Changes to insulin pump therapy program worry some Albertans with diabetes

Some people with type 1 diabetes are concerned that a new health insurance plan will provide them with sufficient medical coverage.

Proposed changes to Alberta’s insulin pump benefits program have some type 1 diabetes patients wondering if they will still be able to afford treatment under a new replacement plan.

An insulin pump is a small, programmable machine that administers the insulin injections needed by patients throughout the day.

The cost of the insulin pumps and a portion of the insulin pump therapy supplies were covered by the Insulin pump therapy programwhich began in 2013 and serves approximately 4,000 Albertans.

But on Tuesday, the province announced that the program would be discontinued on August 1 and replaced with a government-sponsored health benefit plan.

Brooklyn Brooklyn Rhead, from Calgary, has type 1 diabetes and has been using an insulin pump for almost two years.

She said the device gives patients more freedom in managing their disease by removing the need for multiple daily injections.

“An insulin pump is life-changing. It makes everything so much easier. You just have an easier day-to-day life,” Rhead said.

As part of the province’s proposed changes, Rhead said she’s not sure she can afford the device and all the necessary equipment that comes with it.

Insulin pumps and related supplies can cost patients with type 1 diabetes thousands of dollars a year. (Rogelio V. Solis/Associated Press)

“With the change in diet, many type 1 diabetics, myself included, are seeking [for] where we’re going to get our coverage from,” Rhead said.

“I’m not covered by employment or private insurance, so we need to find a way to get the coverage so I can continue with my pump. It’s kind of scary to think I might have to go back to multiple daily injections.”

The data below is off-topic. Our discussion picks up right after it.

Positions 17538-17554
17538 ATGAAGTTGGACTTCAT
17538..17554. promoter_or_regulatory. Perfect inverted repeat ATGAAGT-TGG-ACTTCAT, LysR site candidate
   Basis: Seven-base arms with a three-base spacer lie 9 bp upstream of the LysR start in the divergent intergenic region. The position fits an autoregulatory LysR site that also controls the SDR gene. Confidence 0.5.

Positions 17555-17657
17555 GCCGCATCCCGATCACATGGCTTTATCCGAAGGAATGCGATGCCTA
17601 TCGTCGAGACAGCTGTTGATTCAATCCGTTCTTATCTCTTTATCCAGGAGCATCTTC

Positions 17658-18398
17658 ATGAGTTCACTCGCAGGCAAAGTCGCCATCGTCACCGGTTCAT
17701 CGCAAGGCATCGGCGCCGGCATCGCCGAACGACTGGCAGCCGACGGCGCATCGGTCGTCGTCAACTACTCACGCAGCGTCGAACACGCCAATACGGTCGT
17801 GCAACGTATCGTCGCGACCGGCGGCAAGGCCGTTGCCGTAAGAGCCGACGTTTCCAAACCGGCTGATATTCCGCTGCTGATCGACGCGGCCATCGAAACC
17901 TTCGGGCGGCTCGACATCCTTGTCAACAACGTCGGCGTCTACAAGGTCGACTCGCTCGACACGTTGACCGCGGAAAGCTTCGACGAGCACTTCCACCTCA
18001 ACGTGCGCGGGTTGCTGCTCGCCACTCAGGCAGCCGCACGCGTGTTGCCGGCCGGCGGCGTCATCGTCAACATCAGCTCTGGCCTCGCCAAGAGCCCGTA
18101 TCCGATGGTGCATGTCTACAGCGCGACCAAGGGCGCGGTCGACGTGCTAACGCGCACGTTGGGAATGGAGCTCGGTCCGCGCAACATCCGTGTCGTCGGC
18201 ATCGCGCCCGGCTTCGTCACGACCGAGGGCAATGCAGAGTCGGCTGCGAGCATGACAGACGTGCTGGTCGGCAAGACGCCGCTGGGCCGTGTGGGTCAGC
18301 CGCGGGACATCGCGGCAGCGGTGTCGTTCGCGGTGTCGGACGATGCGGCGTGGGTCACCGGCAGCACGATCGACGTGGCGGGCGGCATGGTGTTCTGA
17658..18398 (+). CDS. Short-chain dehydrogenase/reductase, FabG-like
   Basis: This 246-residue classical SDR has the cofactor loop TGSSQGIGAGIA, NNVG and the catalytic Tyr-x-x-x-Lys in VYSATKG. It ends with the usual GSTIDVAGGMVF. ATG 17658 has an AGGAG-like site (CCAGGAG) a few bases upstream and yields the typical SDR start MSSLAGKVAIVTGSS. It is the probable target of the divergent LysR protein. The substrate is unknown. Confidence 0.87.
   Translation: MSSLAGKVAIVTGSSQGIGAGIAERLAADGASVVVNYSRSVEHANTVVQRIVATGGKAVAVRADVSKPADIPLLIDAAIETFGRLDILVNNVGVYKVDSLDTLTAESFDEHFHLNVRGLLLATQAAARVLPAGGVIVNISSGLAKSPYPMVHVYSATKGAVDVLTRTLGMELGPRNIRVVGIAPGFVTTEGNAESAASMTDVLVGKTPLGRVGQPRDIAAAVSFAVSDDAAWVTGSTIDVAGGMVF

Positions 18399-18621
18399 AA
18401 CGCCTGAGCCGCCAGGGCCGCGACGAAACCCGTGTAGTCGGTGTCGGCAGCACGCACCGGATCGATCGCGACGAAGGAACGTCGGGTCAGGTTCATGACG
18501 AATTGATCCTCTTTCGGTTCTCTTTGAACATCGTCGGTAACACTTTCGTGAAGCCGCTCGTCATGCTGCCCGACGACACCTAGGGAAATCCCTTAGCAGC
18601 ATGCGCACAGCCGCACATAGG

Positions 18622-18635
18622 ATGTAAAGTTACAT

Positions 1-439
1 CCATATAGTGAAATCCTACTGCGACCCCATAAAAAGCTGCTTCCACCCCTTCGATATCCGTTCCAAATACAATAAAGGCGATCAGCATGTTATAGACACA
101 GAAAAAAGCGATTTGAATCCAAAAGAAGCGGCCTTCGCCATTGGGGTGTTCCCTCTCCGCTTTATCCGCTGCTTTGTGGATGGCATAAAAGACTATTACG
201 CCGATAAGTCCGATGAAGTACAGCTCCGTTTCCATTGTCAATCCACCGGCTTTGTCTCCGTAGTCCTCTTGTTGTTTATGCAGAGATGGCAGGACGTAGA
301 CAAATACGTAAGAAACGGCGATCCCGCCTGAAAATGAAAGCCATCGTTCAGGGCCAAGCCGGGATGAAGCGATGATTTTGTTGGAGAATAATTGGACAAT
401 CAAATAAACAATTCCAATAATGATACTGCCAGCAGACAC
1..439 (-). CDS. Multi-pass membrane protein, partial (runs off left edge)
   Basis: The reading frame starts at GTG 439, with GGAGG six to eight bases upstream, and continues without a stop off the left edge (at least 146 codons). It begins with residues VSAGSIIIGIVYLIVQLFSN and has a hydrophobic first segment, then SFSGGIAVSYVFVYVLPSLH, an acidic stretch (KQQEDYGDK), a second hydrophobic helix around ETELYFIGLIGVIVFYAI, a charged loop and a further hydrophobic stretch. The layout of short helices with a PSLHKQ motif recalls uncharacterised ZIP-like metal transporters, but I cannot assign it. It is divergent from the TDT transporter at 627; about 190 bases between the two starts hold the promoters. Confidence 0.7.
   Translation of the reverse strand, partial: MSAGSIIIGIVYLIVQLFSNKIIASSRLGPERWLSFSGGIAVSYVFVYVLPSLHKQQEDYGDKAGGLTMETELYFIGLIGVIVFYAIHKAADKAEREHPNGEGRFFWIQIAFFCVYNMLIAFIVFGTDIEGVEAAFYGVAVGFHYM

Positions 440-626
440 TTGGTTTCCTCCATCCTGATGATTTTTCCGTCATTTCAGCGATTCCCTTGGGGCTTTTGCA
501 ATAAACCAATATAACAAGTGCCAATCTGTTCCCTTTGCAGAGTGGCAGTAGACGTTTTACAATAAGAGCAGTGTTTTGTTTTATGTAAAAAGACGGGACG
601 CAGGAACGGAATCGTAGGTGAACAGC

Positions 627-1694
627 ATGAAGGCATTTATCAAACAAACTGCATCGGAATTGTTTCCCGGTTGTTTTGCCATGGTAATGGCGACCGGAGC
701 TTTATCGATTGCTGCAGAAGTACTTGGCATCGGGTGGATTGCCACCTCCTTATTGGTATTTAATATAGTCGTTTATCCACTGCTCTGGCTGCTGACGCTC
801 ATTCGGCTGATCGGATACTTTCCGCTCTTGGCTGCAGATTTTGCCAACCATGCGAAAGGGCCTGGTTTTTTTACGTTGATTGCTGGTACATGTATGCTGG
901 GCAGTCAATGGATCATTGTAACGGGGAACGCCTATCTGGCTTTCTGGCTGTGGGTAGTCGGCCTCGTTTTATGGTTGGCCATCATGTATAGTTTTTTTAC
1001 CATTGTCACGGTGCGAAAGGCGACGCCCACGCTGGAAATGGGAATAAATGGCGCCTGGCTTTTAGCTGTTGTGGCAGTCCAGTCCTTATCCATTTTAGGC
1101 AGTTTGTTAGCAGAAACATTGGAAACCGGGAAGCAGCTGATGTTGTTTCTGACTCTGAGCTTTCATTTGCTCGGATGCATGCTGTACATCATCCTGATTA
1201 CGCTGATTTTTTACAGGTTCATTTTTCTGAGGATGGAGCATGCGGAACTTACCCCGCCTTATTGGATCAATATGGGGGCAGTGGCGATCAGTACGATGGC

According to the statement from the provincepatients who do not have employer-sponsored or private insurance coverage will need to enroll in a government-sponsored health benefit plan, which may require monthly premiums or co-payments.

Rhead is concerned that none of the plans offered cover the full costs of insulin pump therapy ⁠—the Omnipod insulin pump she uses alone costs more than $3,000 a year.

Health Minister Jason Copping said the new plan will give people access to better pumps.

“We want to make sure we can cover the costs for as many people as possible, so we’re looking at changing our programs to be able to do that,” he said.

Copping said the changes will save the government about $9 million a year.

NDP Opposition Health Critic David Shepherd said he heard his constituents’ concerns about potential co-pays under a government-sponsored health insurance plan.

“I would like to see more details on how this process was going to work,” he said.

“It is concerning that this government continually turns to private profit instead of improving and supporting the public health care system.”

Rhead said the news could come as a shock to some people with the disease. She didn’t hear about the change directly from the Alberta government, but through a friend who also has type 1 diabetes.

“[This is] an autoimmune disease, so it’s not caused by lifestyle or diet or anything and you can’t prevent it, which means you need insulin to survive,” she added.

“If an insulin pump is the best way to do it, why [is the government] restrict it?

Ryan H. Bowman